“Men have called me mad; but the question is not yet settled, whether madness is or is not the loftiest intelligence– whether much that is glorious– whether all that is profound– does not spring from disease of thought– from moods of mind exalted at the expense of the general intellect.” – from Poe’s short story Eleonora
The Edgar Allan Poe Museum in Richmond is a surprise, being somewhat Tardis-like in that it is definitely bigger on the inside! The small “Old Stone House” (The oldest house in Richmond, according to a curator) that faces the street disguises the lovely courtyard “Enchanted Garden” and three other buildings housing lots of Poe memorabilia and artifacts. I was really impressed and touched by the detailed, honest portrait of Poe the collection presents.
Visitors get to walk through Poe’s life, from early childhood, adolescence, adulthood and tragic death. Samples of his personal and professional writings, personal items, and items from his friends and relatives fill the well-arranged spaces.
One of the courtyard-access houses at the museum highlights Poe’s stories and poems as well as his love of cryptography. He famously created ciphers and claimed he could solve anything sent to him, which when the challenge was made publicly in “Alexander’s Weekly Messenger”, he did just that, solving hundreds of them over a six month period. Following that, he famously published two new ciphers of his own for readers to solve, under a pseudonym, Mr. W. B. Tyler, in the 1980’s, once it was widely known that the ciphers were Poe’s own, a prize contest was begun to solve them. One was solved in 1992, but it wasn’t until 2000 when the second was solved. Here’s one of them:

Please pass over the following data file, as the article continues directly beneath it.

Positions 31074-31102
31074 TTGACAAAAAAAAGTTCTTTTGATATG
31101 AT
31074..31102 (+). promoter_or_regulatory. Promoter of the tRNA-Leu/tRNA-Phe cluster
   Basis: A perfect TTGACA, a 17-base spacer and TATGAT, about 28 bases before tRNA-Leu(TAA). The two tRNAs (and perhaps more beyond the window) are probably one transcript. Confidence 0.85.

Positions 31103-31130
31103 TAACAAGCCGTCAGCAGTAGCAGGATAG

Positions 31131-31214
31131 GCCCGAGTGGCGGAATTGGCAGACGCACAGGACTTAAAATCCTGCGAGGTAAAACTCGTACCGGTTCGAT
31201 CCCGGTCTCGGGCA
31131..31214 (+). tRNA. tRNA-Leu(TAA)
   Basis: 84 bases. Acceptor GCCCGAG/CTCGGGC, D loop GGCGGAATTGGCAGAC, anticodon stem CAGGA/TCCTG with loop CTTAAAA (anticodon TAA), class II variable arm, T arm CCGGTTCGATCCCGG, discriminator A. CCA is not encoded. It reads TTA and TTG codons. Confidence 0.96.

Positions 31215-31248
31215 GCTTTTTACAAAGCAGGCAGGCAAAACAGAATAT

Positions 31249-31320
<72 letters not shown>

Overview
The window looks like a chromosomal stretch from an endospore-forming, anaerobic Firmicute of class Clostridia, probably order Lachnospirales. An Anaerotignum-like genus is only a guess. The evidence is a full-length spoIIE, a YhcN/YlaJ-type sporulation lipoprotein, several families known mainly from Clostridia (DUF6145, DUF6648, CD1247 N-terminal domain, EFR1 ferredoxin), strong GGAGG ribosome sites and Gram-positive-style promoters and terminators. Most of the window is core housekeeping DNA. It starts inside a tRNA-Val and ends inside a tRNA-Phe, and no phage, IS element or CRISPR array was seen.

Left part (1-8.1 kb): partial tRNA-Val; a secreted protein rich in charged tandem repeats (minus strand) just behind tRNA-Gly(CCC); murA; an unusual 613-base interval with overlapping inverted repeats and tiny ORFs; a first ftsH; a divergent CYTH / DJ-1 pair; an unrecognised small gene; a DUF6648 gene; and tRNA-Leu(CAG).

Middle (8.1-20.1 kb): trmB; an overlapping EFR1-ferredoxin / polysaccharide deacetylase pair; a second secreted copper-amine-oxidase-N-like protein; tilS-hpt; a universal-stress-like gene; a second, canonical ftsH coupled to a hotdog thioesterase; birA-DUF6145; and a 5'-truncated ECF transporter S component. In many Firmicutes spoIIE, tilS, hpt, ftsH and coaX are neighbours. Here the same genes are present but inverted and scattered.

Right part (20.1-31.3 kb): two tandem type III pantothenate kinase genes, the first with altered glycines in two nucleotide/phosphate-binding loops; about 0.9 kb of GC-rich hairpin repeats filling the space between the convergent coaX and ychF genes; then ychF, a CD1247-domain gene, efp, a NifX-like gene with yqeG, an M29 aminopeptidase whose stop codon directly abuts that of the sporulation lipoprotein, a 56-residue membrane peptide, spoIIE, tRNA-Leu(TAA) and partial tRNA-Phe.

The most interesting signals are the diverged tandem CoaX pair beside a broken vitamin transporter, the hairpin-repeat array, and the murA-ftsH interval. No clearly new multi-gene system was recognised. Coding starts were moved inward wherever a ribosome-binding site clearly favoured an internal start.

“The Cask of Amontillado” is one of my favorite Poe stories.
Edgar Allan Poe was a fascinating, groundbreaking writer, whose life was full of tragedy and imaginative triumph, ending way too soon. This museum provides a closer look into the genius and the man he really was.